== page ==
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Colorado gov pushes back against CDC's coronavirus death counts after state lowers death toll by nearly 300

Colorado lowered the state's COVID-19 death toll by nearly 300 on Friday. Then on Sunday, the governor of Colorado questioned the way the Centers for Disease Control and Prevention classifies coronavirus deaths.

 
The Colorado Department of Public Health and Environment announced on Friday that the state would significantly change the way it counts COVID-19 deaths. As a result of the new policy, Colorado lowered the state's coronavirus deaths from 1,150 to 878.

"Beginning May 15, the department began reporting the number of deaths in two ways: The number of deaths among people with COVID-19. This represents the total number of deaths reported among people who have COVID-19, but COVID-19 may not have been the cause of death listed on the death certificate," the Colorado Department of Public Health and Environment said on its website.
The second way that the CDPHE will track deaths is: "The number of deaths among people who died from COVID-19. This represents the total number of people whose death was attributed to COVID-19 as indicated on a death certificate."
"We have been reporting at the state, deaths among people who had COVID-19 at the time of death and the cause of that death may or may not have been COVID-19," Dr. Eric France, CDPHE's chief medical officer told KDVR-TV.
France said there were instances when someone's death was classified as a COVID-19 death, but that was not the primary reason why the person died. One story, in particular, grabbed national headlines last week, where a 35-year-old Colorado man died due to acute alcohol poisoning. However, the Montezuma County coroner declared the cause of death to be from coronavirus.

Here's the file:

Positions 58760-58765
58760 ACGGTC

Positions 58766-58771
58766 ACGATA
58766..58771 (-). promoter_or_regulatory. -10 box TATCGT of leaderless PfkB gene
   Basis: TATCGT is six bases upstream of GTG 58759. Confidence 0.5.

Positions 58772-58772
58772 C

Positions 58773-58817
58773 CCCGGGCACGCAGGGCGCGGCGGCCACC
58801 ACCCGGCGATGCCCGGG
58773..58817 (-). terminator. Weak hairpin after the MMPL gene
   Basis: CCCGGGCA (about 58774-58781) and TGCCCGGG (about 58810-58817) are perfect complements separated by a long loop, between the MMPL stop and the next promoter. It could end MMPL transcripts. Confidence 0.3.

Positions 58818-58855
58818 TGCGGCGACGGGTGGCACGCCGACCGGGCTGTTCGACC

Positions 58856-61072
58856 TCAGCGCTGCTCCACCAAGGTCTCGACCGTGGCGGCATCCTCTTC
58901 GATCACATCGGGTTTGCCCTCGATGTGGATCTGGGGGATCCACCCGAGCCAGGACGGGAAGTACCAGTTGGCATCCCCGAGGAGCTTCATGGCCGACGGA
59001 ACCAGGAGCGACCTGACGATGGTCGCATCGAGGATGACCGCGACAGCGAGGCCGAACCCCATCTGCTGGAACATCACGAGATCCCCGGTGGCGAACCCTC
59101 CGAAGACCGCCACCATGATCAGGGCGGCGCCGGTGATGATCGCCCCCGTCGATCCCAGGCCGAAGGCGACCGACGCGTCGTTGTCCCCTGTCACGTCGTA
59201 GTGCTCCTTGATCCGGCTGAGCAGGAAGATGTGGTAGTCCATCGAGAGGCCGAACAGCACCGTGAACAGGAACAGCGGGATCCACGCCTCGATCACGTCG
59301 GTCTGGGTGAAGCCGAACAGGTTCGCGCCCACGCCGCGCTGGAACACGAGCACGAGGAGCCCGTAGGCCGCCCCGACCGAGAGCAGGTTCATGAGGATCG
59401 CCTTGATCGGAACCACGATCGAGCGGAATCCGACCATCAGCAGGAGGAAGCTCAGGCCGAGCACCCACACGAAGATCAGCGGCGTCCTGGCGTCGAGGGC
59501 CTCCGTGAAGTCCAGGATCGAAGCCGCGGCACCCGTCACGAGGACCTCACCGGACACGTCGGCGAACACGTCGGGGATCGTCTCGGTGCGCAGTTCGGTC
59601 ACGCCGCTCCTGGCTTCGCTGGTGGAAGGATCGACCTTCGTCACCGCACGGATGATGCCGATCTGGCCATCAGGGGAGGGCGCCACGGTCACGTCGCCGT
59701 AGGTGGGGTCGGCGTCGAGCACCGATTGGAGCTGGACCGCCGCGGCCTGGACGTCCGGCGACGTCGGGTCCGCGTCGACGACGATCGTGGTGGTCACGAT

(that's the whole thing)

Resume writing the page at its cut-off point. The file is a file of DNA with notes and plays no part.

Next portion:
The office of Gov. Jared Polis (D) released a statement about the changes:
The Governor applauds efforts to ensure that we are as transparent as possible with our reporting and therefore fully supports efforts by CDPHE to specify how many deaths are specifically due to COVID-19 and not just specific to CDC guidelines that include people who died with coronavirus but not necessarily from it. What we are seeing today is a reflection of that. It's important to note that number of deaths due to COVID-19 includes data through May 9 and does not reflect cases since then. State epidemiologists believe that once the data is up to date then the number will, unfortunately, be higher.
Polis stood by his state's decision to alter the method Colorado counts COVID-19 deaths in an interview on "Fox News Sunday."
"The CDC criteria include anybody who has died with COVID-19, but what the people of Colorado and the people of the country want to know is how many people died of COVID-19," Polis said.
Polis added, "Of course there's likely cases that should be counted as COVID deaths that people have missed, doctors have missed."
"No, in fact, one of the reasons we wanted to make sure we reported it out in a better way was to inspire confidence so that it wouldn't be politicized," Polis said. "These are deaths that should not be politicized."
Dr. Deborah Birx, who is the White House coronavirus task force response coordinator, reportedly said, "There is nothing from the CDC that I can trust."
"Birx and others were frustrated with the CDC's antiquated system for tracking virus data, which they worried was inflating some statistics — such as mortality rate and case count — by as much as 25 percent, according to four people present for the discussion or later briefed on it. Two senior administration officials said the discussion was not heated," The Washington Post reported.
Polis also talked about opening up schools this year and how it is "just not going to look like any other school year."
"Schools need to function, they are going to function. It's also going to be somewhat of a hybrid environment, meaning there might be times during the year there's an outbreak at a school that it has to convert to online for a period of weeks until it's reasonably safe to return to school," Polis told host Chris Wallace. "But by and large, I think, across our state and across our nation, kids are going to return to school in the fall, it's just not going to look like any other school year."

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